14 Dec Piece/Meal : Ordinary Asset
Quest Vs. Game
Exploring the rules of the game in Stephen Near’s An Ordinary Asset.
Pat the Dog Theatre Creation in association with Theatre Aquarius and the Hamilton Arts Council spent three days delving into a character exploration of a man who wants to live by black and white morals in a grey world.
Our playwright was inspired by Jeffrey Delisle, a former sub-lieutenant in the Canadian Navy who was convicted of treason after he sold Canadian intelligence to the Russian GRU. Delisle blamed his actions on the breakdown of his marriage after he discovered his wife’s extra-martial affair. Though our playwright was inspired by a real-life event, Stephen’s own original story began to emerge and we went into workshop with the first draft of An Ordinary Asset.
Stephen’s protagonist Donald Decaire is a military officer, a husband, father and also an avid gamer–Don lives as “Baron Mordigan” in a fantasy world (which is its own sort of reality to its inhabitants) and also as a provider, a family and military man in his reality.
Don makes the decision to become a spy for foreign intelligence after his marriage breaks down. At the conclusion of the first read we discovered that we didn’t know enough about Don to understand his motivation and decisions–the room did not empathize with our protagonist–a character our playwright wanted to portray as a tragic hero. This led into a discussion of hero’s and quests. What is a quest? What is a game? What is the difference? Is there a difference? From this jumping off point we begin to examine those questions. Why would this ordinary man embark on this kind of professional suicide? Is this his ultimate quest or simply a game? This question, and delving into the character of Donald Decaire, was the main focus of the workshop.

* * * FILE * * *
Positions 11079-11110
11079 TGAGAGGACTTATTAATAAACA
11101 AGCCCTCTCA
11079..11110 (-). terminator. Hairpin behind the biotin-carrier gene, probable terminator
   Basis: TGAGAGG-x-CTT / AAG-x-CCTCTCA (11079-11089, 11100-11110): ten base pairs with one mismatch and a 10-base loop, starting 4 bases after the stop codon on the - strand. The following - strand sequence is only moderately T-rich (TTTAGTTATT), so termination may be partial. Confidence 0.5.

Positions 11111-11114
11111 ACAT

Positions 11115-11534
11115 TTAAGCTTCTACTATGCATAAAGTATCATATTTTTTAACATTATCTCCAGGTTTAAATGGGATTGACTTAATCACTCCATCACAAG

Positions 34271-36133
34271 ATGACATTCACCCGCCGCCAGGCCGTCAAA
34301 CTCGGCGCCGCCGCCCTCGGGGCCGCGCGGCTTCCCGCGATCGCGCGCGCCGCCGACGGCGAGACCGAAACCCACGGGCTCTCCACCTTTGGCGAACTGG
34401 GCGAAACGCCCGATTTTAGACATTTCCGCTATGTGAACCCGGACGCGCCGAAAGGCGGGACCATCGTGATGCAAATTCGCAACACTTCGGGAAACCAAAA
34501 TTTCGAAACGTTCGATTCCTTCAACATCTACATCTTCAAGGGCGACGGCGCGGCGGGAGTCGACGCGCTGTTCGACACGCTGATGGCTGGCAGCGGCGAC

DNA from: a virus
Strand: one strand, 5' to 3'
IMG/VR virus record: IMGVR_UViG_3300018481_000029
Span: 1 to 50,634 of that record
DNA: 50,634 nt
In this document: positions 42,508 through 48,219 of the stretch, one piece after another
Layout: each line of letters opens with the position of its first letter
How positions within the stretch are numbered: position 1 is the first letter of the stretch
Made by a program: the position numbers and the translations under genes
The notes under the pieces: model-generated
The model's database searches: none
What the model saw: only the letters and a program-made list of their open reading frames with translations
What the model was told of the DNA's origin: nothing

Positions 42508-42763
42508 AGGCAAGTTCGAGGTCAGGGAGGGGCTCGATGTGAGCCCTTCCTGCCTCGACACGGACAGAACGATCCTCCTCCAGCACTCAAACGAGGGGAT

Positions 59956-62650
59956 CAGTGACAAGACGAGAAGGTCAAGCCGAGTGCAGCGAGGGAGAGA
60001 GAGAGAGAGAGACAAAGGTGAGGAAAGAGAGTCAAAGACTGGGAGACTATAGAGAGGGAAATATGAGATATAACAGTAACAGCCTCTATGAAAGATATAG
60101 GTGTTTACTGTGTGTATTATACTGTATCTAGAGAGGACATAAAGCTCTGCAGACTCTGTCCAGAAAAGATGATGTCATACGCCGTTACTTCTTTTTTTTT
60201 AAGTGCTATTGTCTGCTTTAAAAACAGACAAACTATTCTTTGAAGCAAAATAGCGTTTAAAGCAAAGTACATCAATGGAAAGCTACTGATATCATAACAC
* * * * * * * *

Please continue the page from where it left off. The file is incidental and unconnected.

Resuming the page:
We examined the correlation between Don’s gamer world and Don’s spy world. How much of espionage is really just a game? There are high stakes, covert operations, under-handed dealings and lives lost and destroyed in both instances. How does the playwright weave the notion of games and levels into the structure of the play? The question of structure is a big one in a play that relies on clues, hints and secrets. We suggested that figuring out the shape and structure of the play would assist with the character development as they weave their way through the levels of the plot.
The next day our playwright brought in new pages and we focused on the concept of “games.” In the new scenes, Donald’s relationships with three key women in his life (his daughter, boss and wife) were further explored. Motivations for Don’s decision to exploit secrets started to be explored as a response to apathy in the Canadian government to acknowledge foreign intelligence. One of the biggest breakthroughs came in the form of delving into Don’s relationship with his daughter and the notion of “re-setting” the world so she could start on an even playing field.
Our final day led to the messy draft and the start of our playwright blowing up the script to start to really explore what Stephen needed to find in the piece, how much of Don’s journey is a tragic hero’s quest and how much is just a game?
The staged reading was successful, highlighting ninety minutes worth of Stephen’s piece. The audience got a sense of the story and the character of Donald Decaire. There was a strong response to the gamer scenes and Don’s alternate persona; it was energizing to watch Donald become a strong leader in the gamer world to juxtapose the more placid role he played in his life. The banality of Donald’s spy life also set up a platform for comedy and consideration as the audience watched this man embark on what he thought was a daring act of rebellion to filling out a job application to become a Russian spy. The idea of this ordinary man in this extraordinary situation is what intrigued the audience and sparked interest in delving deeper into his story.
– Jessica Anderson, Artistic Associate